The aptly named Lakeview Park is a large public recreational space by the city waterfront.
Oshawa’s waterfront had been one of the earliest sites of pioneer settlement, and for quite a time was its own community, Port Oshawa, and was inhabited by a number of old pioneer families. By the 1890s the Lakefront was becoming a popular destination for day trippers and local citizens looking to relax. It was serviced by the Oshawa Railway Co.’s streetcars which ran down to the lake eleven times a day.
In 1920, 44 acres of land were donated to the city for $1 by George William McLaughlin and Robert Samuel McLaughlin. The McLaughlin brothers also provided thousands of dollars for its development as a park. It opened to the public in September of that year, though some of its better known features like the Jubilee Pavilion and the band shell would only be added in 1927. Some features of the 1920s park that did not survive to this day include a buffalo enclosure and cottages which could be rented.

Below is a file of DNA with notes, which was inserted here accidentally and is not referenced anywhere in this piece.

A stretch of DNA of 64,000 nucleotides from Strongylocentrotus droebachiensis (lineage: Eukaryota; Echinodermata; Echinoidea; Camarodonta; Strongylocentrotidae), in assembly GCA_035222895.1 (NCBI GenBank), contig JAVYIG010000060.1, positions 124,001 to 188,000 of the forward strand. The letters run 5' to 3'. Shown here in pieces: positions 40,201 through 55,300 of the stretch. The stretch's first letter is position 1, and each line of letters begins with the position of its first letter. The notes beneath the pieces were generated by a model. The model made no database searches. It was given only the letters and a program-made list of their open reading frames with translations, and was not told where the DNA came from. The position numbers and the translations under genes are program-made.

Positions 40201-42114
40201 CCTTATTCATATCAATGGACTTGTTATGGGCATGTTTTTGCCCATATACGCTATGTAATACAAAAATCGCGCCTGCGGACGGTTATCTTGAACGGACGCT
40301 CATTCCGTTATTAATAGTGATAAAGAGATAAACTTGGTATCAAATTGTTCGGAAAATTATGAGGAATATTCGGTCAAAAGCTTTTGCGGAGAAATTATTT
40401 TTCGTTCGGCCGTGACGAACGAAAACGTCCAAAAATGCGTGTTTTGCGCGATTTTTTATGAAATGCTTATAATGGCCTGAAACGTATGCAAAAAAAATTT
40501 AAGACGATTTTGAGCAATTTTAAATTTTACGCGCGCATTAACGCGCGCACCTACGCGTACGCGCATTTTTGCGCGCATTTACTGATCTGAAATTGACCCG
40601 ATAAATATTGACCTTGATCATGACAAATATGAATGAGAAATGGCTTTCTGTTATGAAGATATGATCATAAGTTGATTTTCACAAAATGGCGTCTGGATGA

One of the present day park’s most recognizable features, the Lady of the Lake fountain was first added in 1959, and moved to its current position in 2001.
The Park has a supervised beach, three baseball diamonds, five soccer fields, a picnic shelter, many gardens, a restaurant/confrence centre, and the Oshawa Museum.
Lakeview Park hosts a wide variety of events, including annual favourites like Ribfest, Autofest, and Canada Day festivities.